Every time you come back home from a vacation, you’re equipped with about a thousand new photos. Every time you host your child’s birthday party, you end up with hours of home-made video material.
And every time Netflix announces a new TV show, you just know that your hard drive is going to get a new dosage of gigabytes.
All of these things may be an essential part of your life, but where do you store them? How many HDDs do you own? How much cloud storage space do you occupy?
How do you access your photos, videos, music, TV shows and everything else? Storage options and abilities have significantly risen in the past years, but is there anything new you could try? There certainly is – a self-hosted cloud! What is it, how does it work and can it satisfy your needs?
The Basics: What is NAS?
Remember the years of backing up files on numerous hard drives and keeping them in computer desks for easy access? While those days are behind us, the philosophy of this system isn’t.
An idea that gains popularity is called NAS – network-attached storage – and it successfully combines the need for many hard drives and a desire to access your documents in a matter of seconds.
It’s actually something between the old system – its history actually dates back to the 1980s – and the new cloud-based one, and it is the closest to having a cloud storage in real life.
Consisting of a processor, a memory slot and a designated place to store your hard drives, NAS’s main feature is a local network connection that allows you to reach it even when you’re not physically near it. It grants you remote access from every device you own – from a laptop to a tablet using a wireless connection – which makes it a sort of a hub for all your hosting needs.
What Can NAS Do For You?
Once you know what a NAS is, you can implement it into your home, too. Even if still you don’t own one, you can already anticipate the variety of its uses. Besides storing all your data and making it accessible in the blink of an eye, one of the most useful NAS features is its capability of serving as a personal cloud solution. Now, why is this important?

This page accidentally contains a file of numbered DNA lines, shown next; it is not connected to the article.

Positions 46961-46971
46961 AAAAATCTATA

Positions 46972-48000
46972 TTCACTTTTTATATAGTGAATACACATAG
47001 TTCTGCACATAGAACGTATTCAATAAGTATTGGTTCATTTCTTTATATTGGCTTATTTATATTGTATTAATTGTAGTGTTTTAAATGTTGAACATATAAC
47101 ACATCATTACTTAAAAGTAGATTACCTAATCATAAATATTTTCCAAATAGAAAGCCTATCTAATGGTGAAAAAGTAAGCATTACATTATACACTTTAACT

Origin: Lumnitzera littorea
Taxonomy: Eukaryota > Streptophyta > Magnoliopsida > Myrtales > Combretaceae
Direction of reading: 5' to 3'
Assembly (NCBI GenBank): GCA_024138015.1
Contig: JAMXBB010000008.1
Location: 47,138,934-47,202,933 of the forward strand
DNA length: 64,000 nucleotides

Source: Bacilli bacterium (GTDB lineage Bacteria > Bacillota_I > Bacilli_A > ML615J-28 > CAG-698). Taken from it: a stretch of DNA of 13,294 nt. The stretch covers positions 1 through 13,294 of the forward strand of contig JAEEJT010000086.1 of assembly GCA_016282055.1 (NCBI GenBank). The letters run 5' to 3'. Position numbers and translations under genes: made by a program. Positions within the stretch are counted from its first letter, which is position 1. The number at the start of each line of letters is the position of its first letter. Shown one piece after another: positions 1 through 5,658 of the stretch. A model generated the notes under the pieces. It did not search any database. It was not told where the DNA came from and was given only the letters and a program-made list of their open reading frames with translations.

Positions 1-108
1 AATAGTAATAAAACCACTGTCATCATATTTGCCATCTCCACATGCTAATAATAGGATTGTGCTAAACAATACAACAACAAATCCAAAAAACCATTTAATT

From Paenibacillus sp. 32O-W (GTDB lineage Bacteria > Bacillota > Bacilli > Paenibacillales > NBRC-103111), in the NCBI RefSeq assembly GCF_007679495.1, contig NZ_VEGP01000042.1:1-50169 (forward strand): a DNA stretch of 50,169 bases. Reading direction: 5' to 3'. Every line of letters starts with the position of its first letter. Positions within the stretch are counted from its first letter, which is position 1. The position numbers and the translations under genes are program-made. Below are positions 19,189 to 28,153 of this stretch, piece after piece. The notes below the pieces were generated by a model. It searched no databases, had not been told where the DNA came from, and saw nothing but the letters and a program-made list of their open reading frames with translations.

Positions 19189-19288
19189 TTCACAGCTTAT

As almost all cloud services now offer something more than just storing your files – from the editing options to sharing them, and everything in between – they attract more users every day.
If you compare them to NAS, you’ll soon realize that both solutions have their pros and cons, but it seems that NAS is still more popular with the users concerned with the security issues and the speed of accessing documents.
Set Up Your Own NAS
Due to its advantages, you should consider setting up your own NAS-based cloud service. All you need to do is attach it to your local network, install the necessary software and set up the proper IP address. When you reach that step, make sure that you check all the Internet providers near you in order to inspect their broadband speed and find out what you are dealing with.
After you’ve set it all up, all you need to do is create your personal account and back up your files – and that’s it! Now you’ll be able to access them whenever and wherever you want, regardless of their size.
Protect Your NAS!
Once you arrange your NAS, you have to guard it and keep all your sensitive files safe. You could be unknowingly attacked by hackers, so look into additional backups, protecting your IP address and using proper passwords.